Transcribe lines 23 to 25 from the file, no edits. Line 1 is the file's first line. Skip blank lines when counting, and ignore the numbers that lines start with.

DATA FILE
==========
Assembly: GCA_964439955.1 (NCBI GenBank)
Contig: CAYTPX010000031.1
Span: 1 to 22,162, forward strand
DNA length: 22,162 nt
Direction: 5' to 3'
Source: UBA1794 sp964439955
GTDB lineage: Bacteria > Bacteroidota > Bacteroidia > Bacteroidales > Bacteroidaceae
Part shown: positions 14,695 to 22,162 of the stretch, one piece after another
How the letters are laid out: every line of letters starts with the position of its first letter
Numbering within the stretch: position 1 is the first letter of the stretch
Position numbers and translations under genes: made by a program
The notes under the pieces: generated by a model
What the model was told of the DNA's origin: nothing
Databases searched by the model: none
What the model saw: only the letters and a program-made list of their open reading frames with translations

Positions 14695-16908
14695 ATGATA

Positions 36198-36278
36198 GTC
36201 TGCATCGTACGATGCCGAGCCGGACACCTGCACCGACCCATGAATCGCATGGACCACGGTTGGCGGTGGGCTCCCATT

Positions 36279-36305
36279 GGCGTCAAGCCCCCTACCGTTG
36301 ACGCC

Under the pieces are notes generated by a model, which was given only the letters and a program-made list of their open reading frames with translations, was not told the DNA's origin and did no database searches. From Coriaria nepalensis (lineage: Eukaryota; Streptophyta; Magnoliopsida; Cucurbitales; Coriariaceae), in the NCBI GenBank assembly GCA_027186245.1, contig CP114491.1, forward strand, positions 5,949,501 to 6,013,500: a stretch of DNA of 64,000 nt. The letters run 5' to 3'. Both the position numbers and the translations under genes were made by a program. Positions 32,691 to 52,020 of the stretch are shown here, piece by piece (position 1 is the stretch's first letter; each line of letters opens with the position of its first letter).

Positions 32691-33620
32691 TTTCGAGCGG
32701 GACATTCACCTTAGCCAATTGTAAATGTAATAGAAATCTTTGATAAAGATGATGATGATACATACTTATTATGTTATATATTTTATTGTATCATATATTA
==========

36301 ACGCC

Under the pieces are notes generated by a model, which was given only the letters and a program-made list of their open reading frames with translations, was not told the DNA's origin and did no database searches. From Coriaria nepalensis (lineage: Eukaryota; Streptophyta; Magnoliopsida; Cucurbitales; Coriariaceae), in the NCBI GenBank assembly GCA_027186245.1, contig CP114491.1, forward strand, positions 5,949,501 to 6,013,500: a stretch of DNA of 64,000 nt. The letters run 5' to 3'. Both the position numbers and the translations under genes were made by a program. Positions 32,691 to 52,020 of the stretch are shown here, piece by piece (position 1 is the stretch's first letter; each line of letters opens with the position of its first letter).

Positions 32691-33620